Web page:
Instead, this post is about one of Lisa’s most shared statements, the quote that opens this post.

Finish reading this post here.

Re-Discovering Wonder

IMG_3214(1)This is a not-so fabulous picture of a fraction of the exterior structure to climb and explore at the City Museum (and yes, that is an actual airplane–go ahead, check out their website, they have way better pictures than I do) in St. Louis, MO. I visited City Museum for the first time a few weeks ago, and I have struggled to describe it ever since. The best description that I’ve come up with is this: part architectural salvage, part art project, part jungle gym, part museum complete with bug specimens, part maze, part full-size Chutes & Ladders game–all amazing. I heard another visitor say, “Every time I come here, I can’t even believe that something like this exists.”

Since my visit, I haven’t been able to shake the sense of wonder that City Museum inspires. Wonder at the creative vision to begin such a place initially. Wonder at the vast amounts of time that have been invested in every corner of the space. Wonder at the improbability of the whole thing.

That has served as a reminder to me that we need to be in touch with our sense of wonder. Between the day-to-day requirements of getting through life, and the barrage of upsetting or infuriating news that we are bombarded with, it is easy to begin to feel jaded, bored, or hopeless.

Places like the City Museum, spaces where a wild, wacky, creative, larger-than-life spirit has been given free reign, function a lot like the mountains or the ocean do for me: as “wonder generators.” After I’ve been in contact with these kinds of spaces, I notice that I feel re-energized and more ready to re-engage with my daily tasks. Wonder seems to be an antidote to the anxiety and other struggles that accumulate in my daily life.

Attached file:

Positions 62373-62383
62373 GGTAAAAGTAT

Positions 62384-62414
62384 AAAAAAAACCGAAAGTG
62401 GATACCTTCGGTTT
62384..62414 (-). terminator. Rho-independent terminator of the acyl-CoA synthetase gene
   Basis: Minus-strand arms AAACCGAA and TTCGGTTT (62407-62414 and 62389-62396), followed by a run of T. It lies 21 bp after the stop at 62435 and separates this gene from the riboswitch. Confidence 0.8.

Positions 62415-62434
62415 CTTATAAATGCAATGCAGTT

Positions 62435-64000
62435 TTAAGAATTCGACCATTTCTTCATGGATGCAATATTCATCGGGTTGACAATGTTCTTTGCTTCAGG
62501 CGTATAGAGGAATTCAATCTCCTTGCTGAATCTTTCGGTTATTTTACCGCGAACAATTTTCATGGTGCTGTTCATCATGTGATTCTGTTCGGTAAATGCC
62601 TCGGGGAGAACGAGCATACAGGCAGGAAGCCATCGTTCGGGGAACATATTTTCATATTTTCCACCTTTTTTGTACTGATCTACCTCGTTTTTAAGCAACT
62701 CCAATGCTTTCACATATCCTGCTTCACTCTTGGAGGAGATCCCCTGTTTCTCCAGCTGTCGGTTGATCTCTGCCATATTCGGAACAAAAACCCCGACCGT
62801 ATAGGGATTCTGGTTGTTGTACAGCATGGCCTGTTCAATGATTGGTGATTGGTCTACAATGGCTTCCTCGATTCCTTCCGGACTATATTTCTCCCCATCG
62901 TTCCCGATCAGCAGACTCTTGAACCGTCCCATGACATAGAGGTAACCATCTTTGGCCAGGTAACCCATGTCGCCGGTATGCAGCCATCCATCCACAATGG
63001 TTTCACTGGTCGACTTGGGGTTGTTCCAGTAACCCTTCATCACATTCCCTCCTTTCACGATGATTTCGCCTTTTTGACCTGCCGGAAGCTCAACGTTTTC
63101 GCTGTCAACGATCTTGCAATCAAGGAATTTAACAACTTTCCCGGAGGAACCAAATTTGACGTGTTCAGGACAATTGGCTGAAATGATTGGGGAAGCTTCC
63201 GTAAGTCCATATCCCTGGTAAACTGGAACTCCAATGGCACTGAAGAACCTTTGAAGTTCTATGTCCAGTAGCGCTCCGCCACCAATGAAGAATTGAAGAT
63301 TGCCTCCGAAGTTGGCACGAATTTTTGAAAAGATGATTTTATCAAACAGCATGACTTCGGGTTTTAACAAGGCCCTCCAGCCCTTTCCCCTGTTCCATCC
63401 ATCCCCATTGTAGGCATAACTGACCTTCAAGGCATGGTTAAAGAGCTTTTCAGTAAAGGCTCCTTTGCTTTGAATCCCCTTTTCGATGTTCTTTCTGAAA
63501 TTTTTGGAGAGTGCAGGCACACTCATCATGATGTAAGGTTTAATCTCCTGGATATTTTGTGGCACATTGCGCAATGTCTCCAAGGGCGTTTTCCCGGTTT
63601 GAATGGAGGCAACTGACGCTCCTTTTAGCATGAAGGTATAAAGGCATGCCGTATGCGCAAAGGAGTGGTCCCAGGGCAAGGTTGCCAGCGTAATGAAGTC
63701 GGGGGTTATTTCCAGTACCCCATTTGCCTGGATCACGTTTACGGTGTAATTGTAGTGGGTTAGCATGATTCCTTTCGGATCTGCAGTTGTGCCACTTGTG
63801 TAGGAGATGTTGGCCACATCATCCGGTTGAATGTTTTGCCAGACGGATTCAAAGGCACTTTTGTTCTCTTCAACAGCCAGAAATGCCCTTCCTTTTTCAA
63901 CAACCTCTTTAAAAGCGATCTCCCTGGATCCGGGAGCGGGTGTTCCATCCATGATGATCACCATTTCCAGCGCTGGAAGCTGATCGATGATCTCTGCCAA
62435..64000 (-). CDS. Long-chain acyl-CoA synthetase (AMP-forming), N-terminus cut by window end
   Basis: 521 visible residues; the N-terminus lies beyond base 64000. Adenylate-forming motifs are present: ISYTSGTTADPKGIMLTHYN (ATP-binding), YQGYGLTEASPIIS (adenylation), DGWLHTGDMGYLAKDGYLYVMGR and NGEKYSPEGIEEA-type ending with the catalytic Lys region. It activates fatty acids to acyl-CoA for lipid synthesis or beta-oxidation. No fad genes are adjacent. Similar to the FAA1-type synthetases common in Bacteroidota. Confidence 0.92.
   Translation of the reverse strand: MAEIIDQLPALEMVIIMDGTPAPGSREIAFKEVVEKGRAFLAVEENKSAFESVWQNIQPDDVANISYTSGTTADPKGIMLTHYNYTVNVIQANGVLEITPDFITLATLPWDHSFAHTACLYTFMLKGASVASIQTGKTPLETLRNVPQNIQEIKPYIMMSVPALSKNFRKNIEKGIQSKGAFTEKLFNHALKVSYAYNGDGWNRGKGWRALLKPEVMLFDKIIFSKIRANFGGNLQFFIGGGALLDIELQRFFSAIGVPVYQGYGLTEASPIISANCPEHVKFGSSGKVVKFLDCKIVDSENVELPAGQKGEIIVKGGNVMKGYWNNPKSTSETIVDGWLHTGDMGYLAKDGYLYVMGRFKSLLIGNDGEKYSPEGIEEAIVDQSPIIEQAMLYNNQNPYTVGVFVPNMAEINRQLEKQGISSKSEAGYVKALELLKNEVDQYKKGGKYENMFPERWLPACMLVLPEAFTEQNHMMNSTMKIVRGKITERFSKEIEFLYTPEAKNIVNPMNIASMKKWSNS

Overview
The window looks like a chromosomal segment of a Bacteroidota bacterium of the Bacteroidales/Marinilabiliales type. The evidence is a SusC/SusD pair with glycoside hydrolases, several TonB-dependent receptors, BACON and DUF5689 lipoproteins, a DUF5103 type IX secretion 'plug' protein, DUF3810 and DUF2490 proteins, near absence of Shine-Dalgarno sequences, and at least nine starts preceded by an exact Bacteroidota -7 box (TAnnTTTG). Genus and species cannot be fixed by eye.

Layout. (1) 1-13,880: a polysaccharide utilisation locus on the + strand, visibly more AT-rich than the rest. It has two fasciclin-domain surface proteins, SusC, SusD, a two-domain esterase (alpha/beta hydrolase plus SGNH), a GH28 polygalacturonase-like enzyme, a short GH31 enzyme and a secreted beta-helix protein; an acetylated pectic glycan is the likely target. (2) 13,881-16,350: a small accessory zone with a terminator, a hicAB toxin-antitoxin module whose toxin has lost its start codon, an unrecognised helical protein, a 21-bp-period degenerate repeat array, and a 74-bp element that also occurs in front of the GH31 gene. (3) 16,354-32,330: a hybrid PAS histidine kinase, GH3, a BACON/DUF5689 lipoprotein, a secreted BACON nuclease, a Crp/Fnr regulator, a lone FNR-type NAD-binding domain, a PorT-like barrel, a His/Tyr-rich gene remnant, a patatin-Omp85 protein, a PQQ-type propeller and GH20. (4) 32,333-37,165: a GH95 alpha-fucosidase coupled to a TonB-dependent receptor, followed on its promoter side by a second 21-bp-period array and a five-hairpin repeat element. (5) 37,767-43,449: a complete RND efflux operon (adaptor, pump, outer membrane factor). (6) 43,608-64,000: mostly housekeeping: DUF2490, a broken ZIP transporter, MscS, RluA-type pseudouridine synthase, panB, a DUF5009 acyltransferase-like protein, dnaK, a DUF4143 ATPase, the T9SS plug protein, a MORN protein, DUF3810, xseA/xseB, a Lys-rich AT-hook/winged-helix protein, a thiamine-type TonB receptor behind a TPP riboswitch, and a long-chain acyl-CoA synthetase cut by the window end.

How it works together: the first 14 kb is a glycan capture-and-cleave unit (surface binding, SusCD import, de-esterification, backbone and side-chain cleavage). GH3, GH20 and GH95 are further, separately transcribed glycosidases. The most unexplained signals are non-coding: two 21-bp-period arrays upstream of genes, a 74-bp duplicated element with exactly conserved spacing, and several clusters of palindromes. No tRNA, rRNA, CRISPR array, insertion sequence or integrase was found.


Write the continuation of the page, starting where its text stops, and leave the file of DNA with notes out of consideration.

So, this week, I’m inviting you to find a “wonder-generator” of your own. If you can’t work in a trip to St. Louis, then maybe your local art gallery or city park will do the trick.

If you feel inspired to share your “wonder-generators” in the comments, you will be welcome. If you have lost touch with your sense of wonder and aren’t sure how to get it back, feel free to contact me directly for support.

Healthy Doesn’t Equal Superhuman

This post was originally shared at the website for the #MedPsych tweetchat.

I started to touch on this point last week in my post about honoring vulnerability. And we’ve had some great discussions about the issue of vulnerability and health over the past few weeks in #MedPsych chat (check out the transcripts here). And there have been comments made during this entire year of the #MedPsych chat that have led to this topic.

Being healthy (in body and mind) doesn’t equal being superhuman.

I think that if I said that to the average person on the street, they would agree with me. But, the truth is, we kind of expect superhuman–from ourselves, from our patients/clients, and from our healthcare providers.

  • We expect that we will never fall ill.
  • We expect that we will perfectly manage our chronic health conditions.
  • We expect that we will always communicate our needs well.
  • We expect that we will intuitively choose healthy habits.
  • We expect that we will never need to restart our healthy choices.
  • We expect that clients will keep appointments, even when their lives are in chaos.
  • We expect that patients can make behavior changes, even without education and support.
  • We expect that clients and patients can communicate their needs on our timeline.
  • We expect that our healthcare providers will be completely up to date on current research.
  • We expect that our healthcare providers will start all appointments on time.
  • We expect that our healthcare providers will take as much time with us as we need.
  • We expect that our healthcare providers will be able to connect empathetically with us as fellow human beings.